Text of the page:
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Not All Heroes Wear Capes—Some Wear Lab Coats

Power of Ideas
Not All Heroes Wear Capes—Some Wear Lab Coats

As the number of COVID-19 cases exceeds 1 million globally, commerce, tourism, and travel have nearly ceased as people hunker down in their homes to avoid spreading the virus to their families, neighbors, and colleagues. 

While some can work by phone, email, and video conference, many others—law enforcement, emergency personnel, doctors and nurses, to name a few—must go to work every day, putting themselves and their families at risk for the greater public good. The same is true for others on the frontlines of this public health emergency: the men and women of America’s biopharmaceutical industry. 

We all must do our part to protect our colleagues and slow the transmission of this deadly virus. 

At the same time, however, the world is looking to these dedicated scientists and researchers to develop the new diagnostics, treatments, and vaccines that are urgently needed to eradicate this disease. They may wear lab coats instead of capes, but they are heroes all the same. 

This is a critical time for those who work in America’s life sciences. For the Biotechnology Innovation Organization (BIO), it has never been more important to support our incredible industry, and there are a number of ways we’re doing just that.

For starters, we are ensuring our industry has the resources, tools, and best practices it needs to move forward as safely as possible. Our COVID-19 resource page features the latest information on business continuity from government agencies, nongovernmental organizations, and other helpful organizations. Up-to-date company news allows users to understand the work happening in labs across the country to stop the coronavirus. And key data, messages, and commentary from industry leaders help shine a spotlight on the incredible science and investments that will help us win this fight. 

Next, we launched a Coronavirus Hub, an online platform designed to connect companies and organizations that have relevant supplies and resources with those in need, including health-care providers and biotech researchers. This first-of-its-kind platform enables users to post requests for urgently needed items, as well as to post the availability of supplies and capacity.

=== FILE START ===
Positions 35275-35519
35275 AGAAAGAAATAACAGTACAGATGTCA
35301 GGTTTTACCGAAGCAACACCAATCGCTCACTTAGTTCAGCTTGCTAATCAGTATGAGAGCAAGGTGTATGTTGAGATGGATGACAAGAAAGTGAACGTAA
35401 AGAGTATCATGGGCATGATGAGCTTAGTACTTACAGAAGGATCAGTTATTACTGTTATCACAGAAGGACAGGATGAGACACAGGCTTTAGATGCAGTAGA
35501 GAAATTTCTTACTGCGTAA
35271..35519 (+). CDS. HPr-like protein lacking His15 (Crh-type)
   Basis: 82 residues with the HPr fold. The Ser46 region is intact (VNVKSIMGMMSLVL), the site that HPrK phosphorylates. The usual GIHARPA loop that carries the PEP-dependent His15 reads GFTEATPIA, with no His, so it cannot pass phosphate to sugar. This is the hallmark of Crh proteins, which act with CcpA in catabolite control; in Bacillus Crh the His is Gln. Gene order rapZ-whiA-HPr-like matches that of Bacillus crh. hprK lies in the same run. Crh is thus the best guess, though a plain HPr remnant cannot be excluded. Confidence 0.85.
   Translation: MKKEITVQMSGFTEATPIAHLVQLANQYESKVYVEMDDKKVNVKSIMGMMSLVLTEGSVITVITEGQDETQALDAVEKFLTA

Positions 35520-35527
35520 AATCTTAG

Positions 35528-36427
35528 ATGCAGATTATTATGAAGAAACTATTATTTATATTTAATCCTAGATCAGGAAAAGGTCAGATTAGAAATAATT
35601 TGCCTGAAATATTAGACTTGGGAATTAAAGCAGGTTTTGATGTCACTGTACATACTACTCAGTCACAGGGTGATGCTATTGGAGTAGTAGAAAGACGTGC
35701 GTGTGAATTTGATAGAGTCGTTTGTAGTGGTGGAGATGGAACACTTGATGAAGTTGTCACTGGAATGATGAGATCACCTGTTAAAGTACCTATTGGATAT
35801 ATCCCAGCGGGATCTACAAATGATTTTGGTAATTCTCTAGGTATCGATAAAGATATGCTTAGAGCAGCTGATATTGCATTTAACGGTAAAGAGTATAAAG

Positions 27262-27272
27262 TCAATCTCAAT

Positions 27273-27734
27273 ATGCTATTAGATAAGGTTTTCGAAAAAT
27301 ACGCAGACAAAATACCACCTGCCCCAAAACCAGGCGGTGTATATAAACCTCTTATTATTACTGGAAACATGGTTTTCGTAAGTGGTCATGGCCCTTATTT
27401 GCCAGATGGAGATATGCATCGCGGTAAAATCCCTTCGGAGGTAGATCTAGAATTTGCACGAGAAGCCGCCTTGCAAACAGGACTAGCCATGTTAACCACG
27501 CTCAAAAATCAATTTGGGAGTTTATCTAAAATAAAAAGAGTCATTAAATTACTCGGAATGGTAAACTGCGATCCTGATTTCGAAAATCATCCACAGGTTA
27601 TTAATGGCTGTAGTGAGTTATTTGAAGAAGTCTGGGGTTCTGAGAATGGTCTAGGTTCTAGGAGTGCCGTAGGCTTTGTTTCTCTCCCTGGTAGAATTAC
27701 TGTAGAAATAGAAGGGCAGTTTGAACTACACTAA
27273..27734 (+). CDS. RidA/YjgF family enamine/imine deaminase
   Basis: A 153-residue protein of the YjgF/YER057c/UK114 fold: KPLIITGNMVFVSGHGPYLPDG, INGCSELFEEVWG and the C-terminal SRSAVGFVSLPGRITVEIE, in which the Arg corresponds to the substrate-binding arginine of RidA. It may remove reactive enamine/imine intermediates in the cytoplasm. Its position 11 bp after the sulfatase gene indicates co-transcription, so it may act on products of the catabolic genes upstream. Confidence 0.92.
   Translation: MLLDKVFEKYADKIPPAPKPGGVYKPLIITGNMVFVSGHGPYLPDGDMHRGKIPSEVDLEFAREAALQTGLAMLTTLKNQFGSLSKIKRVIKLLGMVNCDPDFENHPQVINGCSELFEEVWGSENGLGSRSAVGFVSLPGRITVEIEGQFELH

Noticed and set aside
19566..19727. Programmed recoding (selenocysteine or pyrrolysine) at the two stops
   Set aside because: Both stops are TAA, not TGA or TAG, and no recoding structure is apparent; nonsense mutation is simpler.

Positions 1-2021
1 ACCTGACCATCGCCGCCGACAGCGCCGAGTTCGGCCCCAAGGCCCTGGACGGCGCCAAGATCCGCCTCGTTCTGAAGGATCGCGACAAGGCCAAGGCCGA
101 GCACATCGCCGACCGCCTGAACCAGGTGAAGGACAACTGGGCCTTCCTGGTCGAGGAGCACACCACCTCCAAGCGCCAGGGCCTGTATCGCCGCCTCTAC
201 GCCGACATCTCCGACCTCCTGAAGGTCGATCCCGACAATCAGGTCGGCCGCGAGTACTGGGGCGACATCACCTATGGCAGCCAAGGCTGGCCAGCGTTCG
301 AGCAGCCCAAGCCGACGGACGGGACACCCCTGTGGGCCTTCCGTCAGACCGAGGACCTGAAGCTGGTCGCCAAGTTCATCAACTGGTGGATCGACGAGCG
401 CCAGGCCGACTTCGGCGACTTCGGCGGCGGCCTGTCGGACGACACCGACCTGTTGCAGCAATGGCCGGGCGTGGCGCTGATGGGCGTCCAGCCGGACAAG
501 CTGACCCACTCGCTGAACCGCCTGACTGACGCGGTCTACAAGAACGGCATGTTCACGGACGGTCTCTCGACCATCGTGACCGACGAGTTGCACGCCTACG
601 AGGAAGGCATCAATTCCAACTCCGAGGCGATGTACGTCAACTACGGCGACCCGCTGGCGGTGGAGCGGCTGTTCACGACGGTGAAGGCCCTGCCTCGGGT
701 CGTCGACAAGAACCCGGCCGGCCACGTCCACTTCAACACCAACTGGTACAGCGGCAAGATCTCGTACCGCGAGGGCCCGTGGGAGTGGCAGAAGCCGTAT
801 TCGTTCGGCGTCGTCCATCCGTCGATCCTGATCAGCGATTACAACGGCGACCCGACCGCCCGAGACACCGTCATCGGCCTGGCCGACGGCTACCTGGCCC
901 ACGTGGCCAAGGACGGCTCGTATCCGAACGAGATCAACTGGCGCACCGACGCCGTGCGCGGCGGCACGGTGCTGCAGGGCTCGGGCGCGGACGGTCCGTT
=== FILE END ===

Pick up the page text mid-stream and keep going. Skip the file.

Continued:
As a community, we have a responsibility to answer this global call for action. And in an industry where we are so often competitors, now we must be collaborators for the common good.

The portal can make connections in real time and is searchable by keywords. We are working with important stakeholders—including Healthcare Ready and Cardinal Health – to help make sure that requests for resources are coordinated with key state and federal health leaders and delivered to where they need to go.

As a community, we have a responsibility to answer this global call for action. And in an industry where we are so often competitors, now we must be collaborators for the common good.

And finally, BIO is working to foster collaboration across the industry and with key government partners. In recent weeks we facilitated a virtual summit to help industry leaders, government officials, and other vital partners collaborate and ultimately accelerate the development of new medicines to combat the coronavirus. 

No challenge is too big for this resilient industry, and our virtual summit proved just that. More than 45 companies—larger pharmaceutical companies as well as smaller biotechs—along with government officials and stakeholders within the health-care sector shared resources, expertise, and lessons learned from past pandemics. It was an invaluable effort—and one step in our broader plans to combat this deadly pathogen.

Overseeing all of BIO’s efforts is George Scangos, president and CEO of Vir Biotechnology. With years of leadership from within both small and large biopharmaceutical companies, Scangos brings a tremendous amount of expertise and experience to this fight. It’s going to take the right science and the right partnerships to finish the job—and Scangos will help guide our industry through. 

We remain steadfast in our commitment to research and develop new medicines to prevent, treat, and cure disease in all forms, not just COVID-19. It’s all-hands-on-deck to tackle the new coronavirus, but we haven’t forgotten about the 100 million Americans with chronic diseases like heart disease and diabetes, or the 1 million Americans diagnosed with cancer each year. In fact, the way the coronavirus disproportionately affects people with underlying health conditions is a clear reminder of the important need to continue investing in treatments for other diseases, too.

In these trying times, the public is counting on America’s brilliant and dedicated researchers to discover new treatments that will stop the spread of the novel coronavirus and treat those who have been affected. On behalf of the men and women we represent, both the biopharmaceutical industry and BIO accept the challenge, and we won’t rest until this global health threat is eradicated.